Iluka Resources (ILU)

Iluka Resources mines mineral sands most investors have never heard of, like ilmenite, rutile, synthetic rutile, and other titaniferous concentrates, as well as zircon.  However, what they produce is used in a wide variety of applications, from paper and plastics to paint and chemicals.  In theory then, it would take a severe global economic downturn to adversely affect the demand for the variety of minerals produced by Iluka.  Even with a P/E close to the sector average, the share price has outperformed of late, as evidenced in their ten year chart:

Analysts believe ILU’s performance has been driven by the demand for its titanium and zircon in both China and India.  With the prospect of less government spending on infrastructure and real estate in China impacting zircon sales, ILU could suffer in the event of the hard landing in China feared by investors worldwide.  However, on 09 March, 2012 Credit Suisse reiterated its buy rating on the company in the belief the company’s other minerals will allow ILU to withstand the potential shock.

Oz Minerals (OZL)

OZL is an Australian based copper, gold, and silver miner with a strange history.  The current company was created out of a merger in 2008 and the resultant entity promptly sold most of its assets to China Minimetals in 2009.  This left them with a lot of cash and one operating mine.  Without a track record, OZL is a high risk investment at best; even should the price of copper not fall through a hole in the floor.  Analysts are still waiting to see what the company plans to do with the cash on hand.  Here is their ten year price chart, which reflects the odd story very well:

Alumina (AWC)

Alumina’s P/E ratio of 27.3 is almost two-and-a-half times greater than the sector average of 11.88.  The investment community must see something not all analysts do, as the most recent analyst recommendations have 3 downgrades to HOLD and NEUTRAL with three brokers maintaining BUY ratings.

AWC is an Australian based aluminum miner operating with a joint partnership with American aluminum giant, Alcoa.  Alcoa has suffered through the GFC as aluminum is not in short supply and subject to swings in commodity pricing.  AWC has benefited from the Chinese growth story and as such is at high risk of falling off the cliff should the China slowdown be severe.  Here is their share price chart:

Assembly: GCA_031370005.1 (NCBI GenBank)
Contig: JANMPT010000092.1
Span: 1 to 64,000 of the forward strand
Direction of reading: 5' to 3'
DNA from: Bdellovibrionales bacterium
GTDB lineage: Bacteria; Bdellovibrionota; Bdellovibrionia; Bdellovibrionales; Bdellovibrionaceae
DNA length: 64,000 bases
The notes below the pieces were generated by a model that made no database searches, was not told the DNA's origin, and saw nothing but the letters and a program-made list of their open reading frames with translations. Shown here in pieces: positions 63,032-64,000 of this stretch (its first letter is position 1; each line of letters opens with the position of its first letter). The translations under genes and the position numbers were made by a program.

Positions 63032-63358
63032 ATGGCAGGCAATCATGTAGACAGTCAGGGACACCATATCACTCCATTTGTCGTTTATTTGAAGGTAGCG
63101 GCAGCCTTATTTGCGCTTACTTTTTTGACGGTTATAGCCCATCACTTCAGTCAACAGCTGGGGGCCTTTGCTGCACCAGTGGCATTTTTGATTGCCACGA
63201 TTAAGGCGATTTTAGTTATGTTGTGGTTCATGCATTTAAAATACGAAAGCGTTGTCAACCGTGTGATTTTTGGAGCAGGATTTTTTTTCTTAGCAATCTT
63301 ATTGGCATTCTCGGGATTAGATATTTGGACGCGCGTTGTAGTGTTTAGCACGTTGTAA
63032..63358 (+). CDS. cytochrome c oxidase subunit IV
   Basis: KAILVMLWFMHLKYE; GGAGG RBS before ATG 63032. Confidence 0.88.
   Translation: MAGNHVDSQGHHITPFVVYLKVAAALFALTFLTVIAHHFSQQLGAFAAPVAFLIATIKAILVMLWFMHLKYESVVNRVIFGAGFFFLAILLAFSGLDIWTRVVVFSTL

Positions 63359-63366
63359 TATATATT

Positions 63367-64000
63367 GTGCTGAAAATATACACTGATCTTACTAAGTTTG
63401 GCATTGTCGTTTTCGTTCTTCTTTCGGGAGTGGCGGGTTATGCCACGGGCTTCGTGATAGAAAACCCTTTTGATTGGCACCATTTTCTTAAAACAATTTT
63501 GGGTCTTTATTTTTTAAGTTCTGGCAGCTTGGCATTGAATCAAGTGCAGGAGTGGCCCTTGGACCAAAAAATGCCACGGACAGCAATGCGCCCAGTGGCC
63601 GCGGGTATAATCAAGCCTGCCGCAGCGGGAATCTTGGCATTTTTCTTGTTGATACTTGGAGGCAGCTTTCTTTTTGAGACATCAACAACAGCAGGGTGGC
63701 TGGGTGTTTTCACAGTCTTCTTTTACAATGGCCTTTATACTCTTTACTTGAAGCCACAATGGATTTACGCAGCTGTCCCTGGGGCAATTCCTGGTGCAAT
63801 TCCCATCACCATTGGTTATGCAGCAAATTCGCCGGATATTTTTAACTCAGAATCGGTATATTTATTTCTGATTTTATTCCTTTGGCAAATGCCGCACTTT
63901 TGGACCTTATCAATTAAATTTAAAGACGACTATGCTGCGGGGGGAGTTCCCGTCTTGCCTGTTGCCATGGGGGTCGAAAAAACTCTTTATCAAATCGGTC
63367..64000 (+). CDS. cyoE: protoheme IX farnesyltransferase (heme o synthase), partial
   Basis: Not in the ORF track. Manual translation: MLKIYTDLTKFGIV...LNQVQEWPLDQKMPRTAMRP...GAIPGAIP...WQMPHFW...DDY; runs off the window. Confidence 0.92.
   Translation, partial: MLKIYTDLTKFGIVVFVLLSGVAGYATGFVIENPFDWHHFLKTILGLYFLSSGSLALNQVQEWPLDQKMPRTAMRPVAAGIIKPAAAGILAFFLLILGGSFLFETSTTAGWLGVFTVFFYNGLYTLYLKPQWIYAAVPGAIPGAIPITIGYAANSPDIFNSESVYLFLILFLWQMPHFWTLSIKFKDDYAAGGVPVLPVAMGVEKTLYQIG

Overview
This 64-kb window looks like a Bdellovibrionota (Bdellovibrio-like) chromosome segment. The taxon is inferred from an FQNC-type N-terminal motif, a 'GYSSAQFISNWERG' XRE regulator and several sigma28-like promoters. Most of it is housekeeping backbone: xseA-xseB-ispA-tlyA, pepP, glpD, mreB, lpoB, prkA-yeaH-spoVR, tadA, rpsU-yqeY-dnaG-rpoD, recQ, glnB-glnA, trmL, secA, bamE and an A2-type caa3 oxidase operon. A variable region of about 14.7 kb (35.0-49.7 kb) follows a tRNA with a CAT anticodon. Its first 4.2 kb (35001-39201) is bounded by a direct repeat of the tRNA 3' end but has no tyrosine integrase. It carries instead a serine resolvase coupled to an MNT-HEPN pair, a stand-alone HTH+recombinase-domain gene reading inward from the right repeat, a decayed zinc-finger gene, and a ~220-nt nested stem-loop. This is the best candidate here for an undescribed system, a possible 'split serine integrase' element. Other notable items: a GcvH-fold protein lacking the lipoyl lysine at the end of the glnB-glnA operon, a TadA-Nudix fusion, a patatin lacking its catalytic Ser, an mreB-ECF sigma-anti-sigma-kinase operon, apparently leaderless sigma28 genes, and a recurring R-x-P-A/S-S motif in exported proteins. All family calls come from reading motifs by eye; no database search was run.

Sims Metal Management (SGM)

Sims is actually headquarted in the United States with substantial operations in Australia.  Think of them as the world’s largest junk dealer, or metal recycler if you prefer.  They buy scrap metal from multiple sources and process it into forms suitable for later melting at steel mills and other base metal producers.  

High prices for iron ore make the purchase of recyclable metals an attractive prospect.  It would seem obvious that the reverse would also be true.  As the price of iron ore drops, so should the demand for recyclables.  While there is little question there will be customers with scrap metal to dispose of, the average investor has to wonder what the impact of substantially lower iron ore prices would be on the pricing structure of recyclables.  Australia’s brokerage community, however, appears unphased as the most recent recommendations published include 6 BUY ratings and only one HOLD.  The following chart of their 10 year share price performance adds to the puzzlement of why so many brokers are so high on this company:

Lynas (LYC)

LYC has yet to turn a profit but their position as a miner of one of the few rare earth mineral deposit sites in the world outside of China has created enough interest to turn this former penny stock from trading at 86 cents a share to a lofty $2.70.  Here is their ten year price chart:

Rare earth minerals are needed in a variety of high tech automotive and electronic applications and the deposits at Mt Weld right here in Australia are considered the richest in the world and they offer the only real alternative to China’s control of these valuable commodities.  Estimates are MT. Weld could provide 20% of world supply.  In addition, their operations could yield as much as a 27% pricing advantage over high cost producers in China. 

Despite this attractive proposition, LYC is subject to sovereign risk faced by any mining company operating in foreign countries.  Key to the future of LYC is a processing plant to be built in Malaysia.  On 02 February, 2012, the Malaysian government finally granted a temporary license to proceed.  LYC has growth potential in a world increasingly frustrated with Chinese dominance of this small but important market.  Japan is hoping to import as much as 8,500 tonnes of rare earth minerals from Lynas by 2013.  While not immune to another GFC, the kinds of high tech products requiring rare earth minerals are most attractive to higher end customers, who tend to suffer less in a global slowdown.

In summary, diversified stocks such as BHP and RIO as well as higher-risk plays Iluka Resources (ILU) and Lynas (LYC) may survive better than others in the event of a commodities slowdown. However, a sharp downturn would put pressure on all stocks across the board – so buyers beware.